After the most successful 3D printing-related Kickstarter ever ($3.4 million), M3D recently announced a fully-fledged retail version of their Micro 3D Printer. This past weekend at the Maker Faire NY, I had the opportunity to meet with co-founders Michael Armani and David Jones and have a hands-on demonstration with the new printer. Armani says that this is the first true consumer 3D printer to hit the market and, after seeing this machine in action, I’m inclined to believe him.

micro 3D printer at world maker faire NYCThe consumer 3D market has three major obstacles that no company has been able to fully address: price, user-friendliness, and machine quality/maintenance. The Micro 3D Printer seems to have addressed all three. At a price point of between $399 and $499, the Micro is among the most affordable printers on the market. It also scores high marks for user-friendliness. The software is minimalist and very easy to use. The printer itself works right out of the box and requires no tinkering or adjusting prior to usage. Finally, I was struck by the quality of the printer itself. The frame is solid and print quality is similar to printers at triple and quadruple the price point. Additionally, 3DM is offering a 1 year warranty, which is an awesome plus.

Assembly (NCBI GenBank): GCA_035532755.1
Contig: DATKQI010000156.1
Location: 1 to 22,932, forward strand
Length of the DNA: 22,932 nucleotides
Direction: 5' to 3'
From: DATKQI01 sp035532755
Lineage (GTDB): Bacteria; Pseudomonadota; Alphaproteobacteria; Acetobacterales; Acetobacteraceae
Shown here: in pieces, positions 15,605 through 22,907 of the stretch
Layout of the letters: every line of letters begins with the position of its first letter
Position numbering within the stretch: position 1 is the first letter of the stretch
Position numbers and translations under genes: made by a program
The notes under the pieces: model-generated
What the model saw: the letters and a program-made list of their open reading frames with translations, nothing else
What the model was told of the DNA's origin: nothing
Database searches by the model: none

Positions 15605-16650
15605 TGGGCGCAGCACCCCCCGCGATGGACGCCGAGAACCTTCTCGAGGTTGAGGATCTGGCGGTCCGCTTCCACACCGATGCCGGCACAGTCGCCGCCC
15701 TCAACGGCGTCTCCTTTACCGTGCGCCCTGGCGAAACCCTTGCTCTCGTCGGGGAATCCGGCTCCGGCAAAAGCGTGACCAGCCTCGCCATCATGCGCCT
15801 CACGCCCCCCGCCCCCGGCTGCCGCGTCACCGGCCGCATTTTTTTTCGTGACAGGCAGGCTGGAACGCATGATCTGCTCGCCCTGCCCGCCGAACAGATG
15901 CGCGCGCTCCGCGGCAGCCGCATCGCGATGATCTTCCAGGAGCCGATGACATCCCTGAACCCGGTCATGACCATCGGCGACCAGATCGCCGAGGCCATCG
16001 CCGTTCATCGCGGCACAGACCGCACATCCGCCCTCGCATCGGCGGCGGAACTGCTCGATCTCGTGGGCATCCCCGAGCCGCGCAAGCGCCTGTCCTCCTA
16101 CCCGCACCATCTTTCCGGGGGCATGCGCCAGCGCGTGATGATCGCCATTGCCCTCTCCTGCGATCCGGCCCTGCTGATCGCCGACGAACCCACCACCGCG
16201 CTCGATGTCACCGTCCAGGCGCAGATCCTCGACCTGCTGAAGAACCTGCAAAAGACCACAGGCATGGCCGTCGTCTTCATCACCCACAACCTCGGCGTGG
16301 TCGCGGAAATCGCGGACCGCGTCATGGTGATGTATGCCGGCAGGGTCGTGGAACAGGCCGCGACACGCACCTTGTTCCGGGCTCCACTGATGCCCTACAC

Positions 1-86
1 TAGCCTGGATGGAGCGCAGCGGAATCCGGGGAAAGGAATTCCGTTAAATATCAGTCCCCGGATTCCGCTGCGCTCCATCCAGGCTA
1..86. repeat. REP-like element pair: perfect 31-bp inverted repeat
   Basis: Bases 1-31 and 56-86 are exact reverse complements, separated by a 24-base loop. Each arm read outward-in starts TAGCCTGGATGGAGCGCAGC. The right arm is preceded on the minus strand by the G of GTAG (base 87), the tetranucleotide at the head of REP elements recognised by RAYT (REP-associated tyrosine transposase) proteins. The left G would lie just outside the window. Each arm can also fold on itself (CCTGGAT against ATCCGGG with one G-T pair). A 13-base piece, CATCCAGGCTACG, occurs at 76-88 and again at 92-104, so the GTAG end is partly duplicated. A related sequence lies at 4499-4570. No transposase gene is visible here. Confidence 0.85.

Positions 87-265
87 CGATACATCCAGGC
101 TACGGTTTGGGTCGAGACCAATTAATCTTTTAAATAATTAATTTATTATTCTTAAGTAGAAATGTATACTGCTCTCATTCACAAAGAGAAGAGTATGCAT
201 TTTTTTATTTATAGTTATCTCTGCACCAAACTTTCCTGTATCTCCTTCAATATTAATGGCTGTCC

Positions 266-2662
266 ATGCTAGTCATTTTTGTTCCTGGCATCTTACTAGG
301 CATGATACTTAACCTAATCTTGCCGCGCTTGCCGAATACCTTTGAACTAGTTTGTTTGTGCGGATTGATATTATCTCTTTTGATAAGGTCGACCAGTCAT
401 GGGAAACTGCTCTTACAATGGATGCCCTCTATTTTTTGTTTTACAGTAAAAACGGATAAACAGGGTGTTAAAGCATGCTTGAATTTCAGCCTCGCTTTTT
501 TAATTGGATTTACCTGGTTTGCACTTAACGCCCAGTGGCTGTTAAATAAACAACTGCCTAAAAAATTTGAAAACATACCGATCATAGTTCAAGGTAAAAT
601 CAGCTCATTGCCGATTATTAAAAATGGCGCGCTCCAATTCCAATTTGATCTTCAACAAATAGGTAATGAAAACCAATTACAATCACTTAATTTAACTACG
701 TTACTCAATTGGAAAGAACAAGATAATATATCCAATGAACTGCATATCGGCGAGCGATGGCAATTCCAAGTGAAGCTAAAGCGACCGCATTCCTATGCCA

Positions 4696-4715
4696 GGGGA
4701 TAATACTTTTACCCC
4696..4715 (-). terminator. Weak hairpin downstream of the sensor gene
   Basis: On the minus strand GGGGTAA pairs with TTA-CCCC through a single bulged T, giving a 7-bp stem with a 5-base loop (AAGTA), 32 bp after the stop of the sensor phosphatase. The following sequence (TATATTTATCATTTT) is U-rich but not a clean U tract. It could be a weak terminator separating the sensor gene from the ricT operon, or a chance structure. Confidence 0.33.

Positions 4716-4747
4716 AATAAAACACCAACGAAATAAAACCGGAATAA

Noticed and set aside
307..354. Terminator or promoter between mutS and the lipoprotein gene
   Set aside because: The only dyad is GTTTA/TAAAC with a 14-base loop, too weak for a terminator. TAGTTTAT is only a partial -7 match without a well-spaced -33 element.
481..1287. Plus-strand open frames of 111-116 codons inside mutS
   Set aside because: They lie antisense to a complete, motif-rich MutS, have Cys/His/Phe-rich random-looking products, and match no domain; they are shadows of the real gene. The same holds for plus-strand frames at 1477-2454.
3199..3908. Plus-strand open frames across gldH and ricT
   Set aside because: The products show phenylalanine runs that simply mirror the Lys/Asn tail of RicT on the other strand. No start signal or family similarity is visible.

I really enjoyed tinkering with the Micro and the attention to detail and desire to make the perfect, user-friendly machine was almost clearly apparent. The printer has an injection-molded unibody frame that is incredibly sturdy. The build plate is easily removable. Filament can be loaded under the build plate or externally if you chose to use another brand of filament. When I tried using the machine, I was able to easily load an .stl from Thingiverse and have it printing within about a minute, with no hiccups. The printer has a small footprint and is very light, so light that you can pick it up with one hand (while printing) without a problem. Finally, the prints came out great, better than machines that cost significantly more.

3D print from Micro 3D printer

In talking to Armani, I was impressed with his dedication to quality and refinement. Where other companies are focused on needless bells and whistles, Armani is focused on the best possible user experience. I have always been skeptical about the future of consumer 3D printing because of the reasons listed above but M3D has a product that has legitimately blown past my skepticism. For more info, check out

micro m3D 3D printer at Maker Faire